Anthony spotted something interesting, told us that he was going to move, and took off rapidly. I saw a line of dust raised by something running across the plain in the distance. Father of Niece Tatu was quick. “Hyena”, he told us. Another line of dust followed the first. The Family was looking at them through her binoculars. The road curved around and by the time we had come close to them, they had crossed the road and were running away from us. I took a photo, but it wasn’t very good. But a third one came running from the same direction. This time I was ready for it. As I took photos, this one did something more interesting than just run. It came to a halt, spooking a bunch of zebras. It wasn’t interested in them. It looked around, looking a little lost. It spent a long time looking around, and then turned and loped back in the direction it had come from. What just happened? I have the story in the slideshow below, but can’t figure out why the hyena did what it did.
The hare wanted to steal the hyena’s cows. So he made up a story about a stone and a panga which had to be delivered to someone far away, and sent the hyena off on the errand. While he was gone, the hare stole the cows, cut off their tails and stuffed the tails into the ground. When the hyena came back without being able to find anyone who wanted the stone and panga, the hare told him that the cows had got stuck inside the earth. They pulled at the tails together, and they came out without the cows. The hyena did not suspect that the hare had stolen his cows.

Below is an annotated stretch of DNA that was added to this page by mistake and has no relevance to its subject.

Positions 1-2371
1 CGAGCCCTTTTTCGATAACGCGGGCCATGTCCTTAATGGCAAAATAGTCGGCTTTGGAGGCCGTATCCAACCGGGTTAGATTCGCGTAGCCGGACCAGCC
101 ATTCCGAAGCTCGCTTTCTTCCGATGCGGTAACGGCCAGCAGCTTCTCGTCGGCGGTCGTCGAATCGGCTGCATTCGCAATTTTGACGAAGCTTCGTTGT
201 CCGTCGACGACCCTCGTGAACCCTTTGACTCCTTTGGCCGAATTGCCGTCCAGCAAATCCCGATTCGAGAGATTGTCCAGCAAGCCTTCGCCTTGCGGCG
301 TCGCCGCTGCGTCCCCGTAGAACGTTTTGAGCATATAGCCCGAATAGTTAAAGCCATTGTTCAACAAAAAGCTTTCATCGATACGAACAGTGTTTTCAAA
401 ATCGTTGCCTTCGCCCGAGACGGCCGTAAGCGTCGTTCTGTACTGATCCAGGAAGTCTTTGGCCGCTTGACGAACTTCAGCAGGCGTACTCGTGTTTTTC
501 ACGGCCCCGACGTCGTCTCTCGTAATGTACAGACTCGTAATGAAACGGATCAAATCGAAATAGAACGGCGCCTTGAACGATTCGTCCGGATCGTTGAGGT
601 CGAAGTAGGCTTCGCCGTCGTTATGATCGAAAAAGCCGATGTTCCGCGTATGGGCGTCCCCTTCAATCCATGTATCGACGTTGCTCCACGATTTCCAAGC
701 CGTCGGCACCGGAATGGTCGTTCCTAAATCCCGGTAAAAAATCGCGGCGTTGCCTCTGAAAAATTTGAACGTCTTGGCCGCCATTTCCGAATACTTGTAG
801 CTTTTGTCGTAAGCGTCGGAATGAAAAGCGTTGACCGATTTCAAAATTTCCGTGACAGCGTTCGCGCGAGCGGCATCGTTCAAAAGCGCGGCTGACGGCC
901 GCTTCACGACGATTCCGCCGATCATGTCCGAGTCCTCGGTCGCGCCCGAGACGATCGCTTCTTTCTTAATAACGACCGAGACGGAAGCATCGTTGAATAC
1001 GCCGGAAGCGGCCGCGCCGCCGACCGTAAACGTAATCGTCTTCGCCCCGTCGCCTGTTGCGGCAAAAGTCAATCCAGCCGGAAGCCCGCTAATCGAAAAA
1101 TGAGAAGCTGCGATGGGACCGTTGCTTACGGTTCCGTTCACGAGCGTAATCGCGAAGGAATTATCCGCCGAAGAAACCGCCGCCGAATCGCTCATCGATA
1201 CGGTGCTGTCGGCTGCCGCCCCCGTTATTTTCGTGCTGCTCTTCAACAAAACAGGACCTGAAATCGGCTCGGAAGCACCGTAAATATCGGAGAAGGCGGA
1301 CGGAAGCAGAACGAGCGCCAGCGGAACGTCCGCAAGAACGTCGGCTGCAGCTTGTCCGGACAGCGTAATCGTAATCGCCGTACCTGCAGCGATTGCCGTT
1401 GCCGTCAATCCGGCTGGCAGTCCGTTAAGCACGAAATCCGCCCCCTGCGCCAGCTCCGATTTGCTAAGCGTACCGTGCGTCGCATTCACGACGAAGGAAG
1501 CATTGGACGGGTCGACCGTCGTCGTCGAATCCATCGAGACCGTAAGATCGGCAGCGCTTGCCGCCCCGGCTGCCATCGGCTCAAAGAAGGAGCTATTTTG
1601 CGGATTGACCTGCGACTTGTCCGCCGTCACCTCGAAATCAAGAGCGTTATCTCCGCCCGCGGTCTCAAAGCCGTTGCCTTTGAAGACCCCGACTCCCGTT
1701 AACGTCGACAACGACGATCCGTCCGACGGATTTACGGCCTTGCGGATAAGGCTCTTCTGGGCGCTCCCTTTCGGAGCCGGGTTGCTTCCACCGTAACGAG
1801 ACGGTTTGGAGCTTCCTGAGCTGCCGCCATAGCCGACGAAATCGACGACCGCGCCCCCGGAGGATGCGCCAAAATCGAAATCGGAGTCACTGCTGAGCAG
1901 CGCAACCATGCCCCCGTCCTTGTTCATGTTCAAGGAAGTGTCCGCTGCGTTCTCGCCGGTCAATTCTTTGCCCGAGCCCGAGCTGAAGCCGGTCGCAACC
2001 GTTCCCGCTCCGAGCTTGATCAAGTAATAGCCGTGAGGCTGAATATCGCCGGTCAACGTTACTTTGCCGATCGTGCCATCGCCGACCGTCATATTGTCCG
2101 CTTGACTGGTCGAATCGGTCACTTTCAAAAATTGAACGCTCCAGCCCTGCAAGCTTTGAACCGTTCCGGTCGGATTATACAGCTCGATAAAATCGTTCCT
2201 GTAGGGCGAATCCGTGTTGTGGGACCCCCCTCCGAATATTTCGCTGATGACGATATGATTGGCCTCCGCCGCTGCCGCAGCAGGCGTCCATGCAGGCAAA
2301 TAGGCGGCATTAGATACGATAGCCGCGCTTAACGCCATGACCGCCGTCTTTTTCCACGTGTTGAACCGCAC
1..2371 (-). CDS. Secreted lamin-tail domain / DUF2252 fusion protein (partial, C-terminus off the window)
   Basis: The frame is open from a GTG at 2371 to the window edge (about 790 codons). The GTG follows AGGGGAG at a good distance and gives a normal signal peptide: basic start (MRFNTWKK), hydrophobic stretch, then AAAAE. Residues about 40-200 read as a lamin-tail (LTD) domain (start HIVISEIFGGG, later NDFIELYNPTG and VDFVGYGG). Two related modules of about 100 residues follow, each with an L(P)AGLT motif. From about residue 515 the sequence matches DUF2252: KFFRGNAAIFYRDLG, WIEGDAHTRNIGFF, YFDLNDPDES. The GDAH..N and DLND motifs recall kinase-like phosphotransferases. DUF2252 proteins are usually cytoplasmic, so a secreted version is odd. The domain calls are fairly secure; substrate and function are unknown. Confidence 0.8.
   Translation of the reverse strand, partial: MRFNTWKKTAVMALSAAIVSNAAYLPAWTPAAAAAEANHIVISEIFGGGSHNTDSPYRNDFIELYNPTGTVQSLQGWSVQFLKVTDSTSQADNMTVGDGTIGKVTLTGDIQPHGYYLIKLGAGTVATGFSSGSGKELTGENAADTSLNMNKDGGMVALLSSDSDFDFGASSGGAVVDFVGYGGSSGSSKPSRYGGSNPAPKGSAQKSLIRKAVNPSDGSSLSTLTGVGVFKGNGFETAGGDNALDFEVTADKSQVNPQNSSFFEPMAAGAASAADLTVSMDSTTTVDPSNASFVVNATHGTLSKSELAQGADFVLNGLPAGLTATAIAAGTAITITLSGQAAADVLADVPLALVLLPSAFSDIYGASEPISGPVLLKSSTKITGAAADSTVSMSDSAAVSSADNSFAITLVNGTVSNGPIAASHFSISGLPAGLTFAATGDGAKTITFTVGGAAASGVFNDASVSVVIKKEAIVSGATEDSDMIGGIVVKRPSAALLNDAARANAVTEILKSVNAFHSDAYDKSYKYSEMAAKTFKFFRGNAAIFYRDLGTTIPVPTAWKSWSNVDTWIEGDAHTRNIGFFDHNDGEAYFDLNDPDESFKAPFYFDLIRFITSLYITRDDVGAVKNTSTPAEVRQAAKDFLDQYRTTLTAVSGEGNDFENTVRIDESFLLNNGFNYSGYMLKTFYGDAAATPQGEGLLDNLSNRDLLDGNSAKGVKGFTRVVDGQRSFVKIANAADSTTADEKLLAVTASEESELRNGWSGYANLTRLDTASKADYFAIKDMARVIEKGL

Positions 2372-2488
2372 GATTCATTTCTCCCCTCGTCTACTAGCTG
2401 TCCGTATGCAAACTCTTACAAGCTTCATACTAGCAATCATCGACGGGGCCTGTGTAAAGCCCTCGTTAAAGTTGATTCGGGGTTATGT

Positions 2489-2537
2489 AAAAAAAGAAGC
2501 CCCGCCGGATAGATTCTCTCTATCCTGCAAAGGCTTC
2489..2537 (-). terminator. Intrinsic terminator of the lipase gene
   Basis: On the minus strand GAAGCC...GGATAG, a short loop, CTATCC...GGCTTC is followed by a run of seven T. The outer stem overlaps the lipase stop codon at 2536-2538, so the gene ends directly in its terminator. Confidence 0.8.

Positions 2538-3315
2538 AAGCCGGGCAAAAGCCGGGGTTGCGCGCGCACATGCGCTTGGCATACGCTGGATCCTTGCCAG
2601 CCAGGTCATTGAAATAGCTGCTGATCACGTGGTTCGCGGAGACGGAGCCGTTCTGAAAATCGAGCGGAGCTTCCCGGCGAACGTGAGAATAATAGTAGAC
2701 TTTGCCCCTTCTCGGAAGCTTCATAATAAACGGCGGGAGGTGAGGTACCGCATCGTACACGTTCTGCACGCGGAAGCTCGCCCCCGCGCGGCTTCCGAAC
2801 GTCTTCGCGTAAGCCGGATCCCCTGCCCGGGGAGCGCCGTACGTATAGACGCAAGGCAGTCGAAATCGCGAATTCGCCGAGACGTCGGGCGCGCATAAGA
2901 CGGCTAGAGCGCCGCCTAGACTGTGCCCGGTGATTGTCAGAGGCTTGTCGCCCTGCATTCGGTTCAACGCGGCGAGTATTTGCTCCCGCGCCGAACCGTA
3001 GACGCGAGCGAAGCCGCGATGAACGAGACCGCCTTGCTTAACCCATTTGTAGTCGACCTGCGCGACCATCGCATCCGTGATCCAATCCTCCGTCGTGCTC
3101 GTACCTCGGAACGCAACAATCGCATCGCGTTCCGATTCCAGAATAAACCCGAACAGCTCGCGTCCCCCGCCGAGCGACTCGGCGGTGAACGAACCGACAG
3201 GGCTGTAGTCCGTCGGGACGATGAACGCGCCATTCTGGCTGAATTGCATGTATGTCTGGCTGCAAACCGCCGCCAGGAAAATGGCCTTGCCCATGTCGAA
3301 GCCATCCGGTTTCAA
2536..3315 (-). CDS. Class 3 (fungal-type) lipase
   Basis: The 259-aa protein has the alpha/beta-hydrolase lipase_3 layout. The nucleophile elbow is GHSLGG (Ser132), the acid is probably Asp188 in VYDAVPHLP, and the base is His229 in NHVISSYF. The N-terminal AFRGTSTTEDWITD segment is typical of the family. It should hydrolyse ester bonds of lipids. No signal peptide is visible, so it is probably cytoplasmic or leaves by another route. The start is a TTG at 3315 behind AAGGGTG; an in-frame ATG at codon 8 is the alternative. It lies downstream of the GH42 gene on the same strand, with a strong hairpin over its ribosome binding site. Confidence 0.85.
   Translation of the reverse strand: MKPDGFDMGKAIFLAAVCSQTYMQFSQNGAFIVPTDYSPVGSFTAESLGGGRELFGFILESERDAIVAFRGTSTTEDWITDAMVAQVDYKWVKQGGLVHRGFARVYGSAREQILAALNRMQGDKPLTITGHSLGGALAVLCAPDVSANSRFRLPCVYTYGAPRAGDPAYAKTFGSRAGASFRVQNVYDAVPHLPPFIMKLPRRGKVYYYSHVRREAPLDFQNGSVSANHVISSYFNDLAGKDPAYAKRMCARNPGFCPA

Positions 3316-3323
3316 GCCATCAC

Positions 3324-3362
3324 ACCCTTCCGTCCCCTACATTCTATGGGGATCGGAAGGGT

—Kikuyu folk tale
The spotted hyena (Crocuta crocuta) once ranged across Asia, Europe, and Africa. As habitats were remade by humans over the centuries, it became extinct over most of its range. It can now only be seen in protected areas in Africa, although it is not yet classed as endangered in any way. Of the many interesting things about spotted hyenas, what intrigued me most is their complex but hierarchical social organization. They form large clans, with female dominance. Reversing the organization of chimpanzee troops, even the lowest ranked female outranks the highest ranked male. Rank is not maintained by aggression or size, but through networks of allies. Rank is passed on to offspring, so that the daughters of the highest ranked female come higher in rank than other females. Field studies find that hyenas are able to recognize fairly distant relatives, and may act less aggressively towards them. Quite contrary to this is their behaviour towards siblings, which is extremely violent, with dominant females killing sisters soon after birth. Throughout the animal kingdom, the biggest driver towards intelligence that we see is a complicated social behaviour. The hyena is no exception; some believe that it is more intelligent than chimpanzees. Hunters’ stories quoted as evidence of this have been partly verified by laboratory observations on learning and cooperation. It seems that its traditional reputation of being stupid, evidenced in many African folk tales, is quite mistaken. The little drama that I observed on the dusty plains of Amboseli national park was very likely a part of a long story of cooperation and rejection.